We’re all familiar with the expression to “eat like a horse,” but what does a horse eat? Wild horses roamed grasslands and grazed on grass, brush, and weeds for up to 17 hours a day, but the modern racehorse lives in a stall for most of the day and eats cured hay and commercial feeds. Racehorses need energy for optimal performance, and they need about 35,000 calories a day. The components that make up a high performance racehorse diet include protein, carbohydrates, fat, fiber, vitamins and minerals, and clean water. Also, like us, horses enjoy their favorite snacks and treats, and some even like a Guinness stout.

Racehorses are fed two or three meals of grain a day, in the early morning, around lunchtime, and late afternoon or evening, and they have access to hay around the clock. Fiber or roughage is the foundation of a horse’s diet, and most racehorses are fed a combination of grass hay, like timothy, supplemented with a smaller portion of high protein alfalfa. Horses have a long digestive tract and naturally want to graze all day, so having hay available 24 hours a day helps keep them occupied and helps protect them from developing gastric ulcers. Racehorses need more than forage for energy, and grains provide the necessary carbohydrates.

Manufactured feeds are specially formulated for each stage of a horse’s life. Young growing horses need higher protein than a mature horse, and lactating mares need high protein for milk production.  Racehorses need about 12-14% protein and require added fat for stamina along with vitamins and minerals essential for optimal performance. According to Bob Brandt of Brandt’s Mill in Lebanon, PA, “energy is derived from a high fat and high fiber mixture of oats, corn, barley, molasses, and vitamins. We partner with Kentucky Equine Research, a world leader in equine research and nutrition, to formulate our feed, and we are dedicated to developing only equine feed. We sell a 12.5% feed for horses formulated with the protein, and vitamins and minerals necessary for a high performance horse.” Horses need the vitamins A,B,C,D,E, and K along with the major minerals calcium and phosphorous plus trace minerals that include sodium, iron, zinc, and selenium  which most commercial feeds provide in proper quantities.

Harness horses train harder and longer distances than thoroughbreds and usually race more frequently and for more years, and as a result, they require added fat for stamina and energy. Because of their small stomachs and slow digestion, horses shouldn’t eat more than 5 lbs. of grain per meal, so instead of additional grain, many trainers add corn, vegetable, or canola oil to their horses’ feed for added fat. Some also add beet pulp which is another source of fiber that provides energy.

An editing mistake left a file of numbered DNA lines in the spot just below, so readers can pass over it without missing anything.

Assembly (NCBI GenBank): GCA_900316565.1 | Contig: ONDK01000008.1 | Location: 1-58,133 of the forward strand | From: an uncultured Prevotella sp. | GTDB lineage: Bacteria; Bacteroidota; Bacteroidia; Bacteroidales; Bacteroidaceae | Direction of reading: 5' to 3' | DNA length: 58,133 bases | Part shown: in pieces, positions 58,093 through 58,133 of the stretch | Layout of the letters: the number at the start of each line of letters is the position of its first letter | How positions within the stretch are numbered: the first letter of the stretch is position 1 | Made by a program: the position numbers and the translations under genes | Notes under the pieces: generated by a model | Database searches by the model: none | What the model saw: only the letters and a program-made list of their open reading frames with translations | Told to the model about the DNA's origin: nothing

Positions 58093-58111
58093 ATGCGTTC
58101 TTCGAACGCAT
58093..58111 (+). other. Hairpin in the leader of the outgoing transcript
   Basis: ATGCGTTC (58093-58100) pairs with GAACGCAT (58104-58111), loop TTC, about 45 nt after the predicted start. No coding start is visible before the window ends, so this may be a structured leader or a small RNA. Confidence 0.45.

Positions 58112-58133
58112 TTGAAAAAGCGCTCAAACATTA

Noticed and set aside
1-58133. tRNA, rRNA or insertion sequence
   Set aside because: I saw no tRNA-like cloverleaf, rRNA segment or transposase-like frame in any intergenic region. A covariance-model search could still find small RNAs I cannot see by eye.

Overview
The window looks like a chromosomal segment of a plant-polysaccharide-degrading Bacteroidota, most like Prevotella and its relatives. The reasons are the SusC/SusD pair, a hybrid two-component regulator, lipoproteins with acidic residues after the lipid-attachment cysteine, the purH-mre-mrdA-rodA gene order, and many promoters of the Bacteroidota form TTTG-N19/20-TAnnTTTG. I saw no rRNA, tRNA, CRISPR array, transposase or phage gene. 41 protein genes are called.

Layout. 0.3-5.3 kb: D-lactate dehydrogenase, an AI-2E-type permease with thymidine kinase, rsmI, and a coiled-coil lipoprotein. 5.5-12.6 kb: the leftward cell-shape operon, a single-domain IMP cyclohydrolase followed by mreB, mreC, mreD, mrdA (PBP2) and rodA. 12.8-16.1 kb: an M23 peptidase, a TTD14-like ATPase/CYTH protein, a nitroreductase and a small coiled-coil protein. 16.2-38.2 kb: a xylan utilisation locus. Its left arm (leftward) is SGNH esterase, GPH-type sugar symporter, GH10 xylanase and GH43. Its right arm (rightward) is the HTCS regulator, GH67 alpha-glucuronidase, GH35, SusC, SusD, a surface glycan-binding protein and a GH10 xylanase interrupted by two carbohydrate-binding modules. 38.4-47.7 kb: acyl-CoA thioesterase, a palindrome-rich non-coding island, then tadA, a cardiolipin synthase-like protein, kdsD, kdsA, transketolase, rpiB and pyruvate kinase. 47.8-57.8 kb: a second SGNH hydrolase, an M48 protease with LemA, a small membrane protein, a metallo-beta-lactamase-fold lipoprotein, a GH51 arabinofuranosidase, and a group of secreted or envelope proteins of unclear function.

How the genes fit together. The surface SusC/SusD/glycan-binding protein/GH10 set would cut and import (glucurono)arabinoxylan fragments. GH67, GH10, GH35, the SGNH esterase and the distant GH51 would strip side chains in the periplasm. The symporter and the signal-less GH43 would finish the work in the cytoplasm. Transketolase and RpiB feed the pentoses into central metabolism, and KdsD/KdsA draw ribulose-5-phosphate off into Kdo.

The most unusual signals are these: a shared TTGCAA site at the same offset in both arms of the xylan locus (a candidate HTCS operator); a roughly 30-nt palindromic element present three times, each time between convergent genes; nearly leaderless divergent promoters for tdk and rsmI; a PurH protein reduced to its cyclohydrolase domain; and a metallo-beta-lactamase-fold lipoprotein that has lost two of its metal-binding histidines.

Two other essentials for a healthy horse are water and salt. Probably the most important substance for a horse is clean water, and racehorses should have access to water 24 hours a day to prevent dehydration. Salt is another important mineral, and every horse should have a salt block available in their stall.

Though not essential to their diet, horses seem to enjoy snacks and treats. Some are healthier than others like specially formulated horse cookies, or carrots, or apples, but horses like peppermints and doughnuts too. When Pennsylvania’s favorite Kentucky Derby winner Smarty Jones was in training at Parx, he had a constant supply of carrots. Now, retired from racing and currently breeding mares, he enjoys peppermints and horse cookies too. Some famous horses like liquid refreshments, even alcohol.

A well known fact was that the brilliant race mare Zenyatta enjoyed a pint of Guiness stout after a workout or race. She either lapped it up out of a bowl or ate it on her feed. In Ireland, many trainers feed Guiness to their horses to stimulate their appetites.

Like any athlete, nutrition affects performance, and a diet of high quality hay, grain and water is essential for a winning racehorse.

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